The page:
Based on limited research to date, nanomaterials are theorized to have human health risks. These include: (1) increased mobility: because of their minute size, nanomaterials may be more easily taken up by the body and transported across biological membranes; (2) increased reactivity: because of the increased surface area, more biological tissues may interact with nanomaterials; and (3) increased persistence: again, because of size, some fate and transport mechanisms that might otherwise remove toxins may operate less effectively against nanomaterials. These mechanisms are hypothetical at this time but appear to have some facial plausibility. In any event, nanomaterials are likely to come onto the market with substantial unknown risks that science cannot resolve in the short term, in part because there might be a long latency period between exposure to a nanomaterial and the onset of any disease.
Potential Product Liability Claims
Product-related claims fall into several well-known categories: (1) defective manufacture; (2) defective design; (3) failure to provide adequate warnings or instructions; (4) breach of express warranty; (5) breach of an implied warranty; (6) negligent or fraudulent misrepresentation arising typically from advertising; (7) negligent or fraudulent concealment; and (8) negligence in marketing or distributing the product. Underlying many of these types of claims is the question of whether the manufacturer or distributor sufficiently tested the product to ensure safe design and quality control. Europe and California at least seem to be gravitating toward acceptance of the “precautionary principle,” requiring a product to be tested and its safety established before it is sold. Other foundational questions involve the risks from the foreseeable uses and misuses of the nanoproducts.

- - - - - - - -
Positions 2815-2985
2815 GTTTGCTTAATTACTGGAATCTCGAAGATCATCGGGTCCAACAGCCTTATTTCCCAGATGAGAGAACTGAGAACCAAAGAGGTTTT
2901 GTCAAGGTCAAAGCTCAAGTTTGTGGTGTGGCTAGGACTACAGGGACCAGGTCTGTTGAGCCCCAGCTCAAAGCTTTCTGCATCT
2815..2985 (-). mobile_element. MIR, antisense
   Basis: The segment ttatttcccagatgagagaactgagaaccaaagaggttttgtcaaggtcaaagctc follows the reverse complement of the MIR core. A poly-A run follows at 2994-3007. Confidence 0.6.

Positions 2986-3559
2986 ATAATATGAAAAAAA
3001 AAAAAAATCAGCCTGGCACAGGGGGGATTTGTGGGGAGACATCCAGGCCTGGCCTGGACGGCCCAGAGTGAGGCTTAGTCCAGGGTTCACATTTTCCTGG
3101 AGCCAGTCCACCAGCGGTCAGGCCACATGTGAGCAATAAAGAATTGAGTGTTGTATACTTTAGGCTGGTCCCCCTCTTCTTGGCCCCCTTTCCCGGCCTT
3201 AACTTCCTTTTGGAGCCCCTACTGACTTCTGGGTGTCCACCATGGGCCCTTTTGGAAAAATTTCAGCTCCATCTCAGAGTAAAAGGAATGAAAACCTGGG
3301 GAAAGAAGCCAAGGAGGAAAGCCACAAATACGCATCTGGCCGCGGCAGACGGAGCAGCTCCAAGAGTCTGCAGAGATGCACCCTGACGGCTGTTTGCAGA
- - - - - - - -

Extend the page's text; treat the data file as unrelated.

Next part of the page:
As with any new business venture, one way to protect the ability to innovate is by ensuring adequate insurance coverage. While insurers will likely introduce policies tailored to nanotechnology risk in the near future, liability based on nanoproducts may already be covered by many commercial general liability policies, unless it is specifically excluded. Insurance coverage counsel should review existing insurance assets for coverage potential before new policies are considered.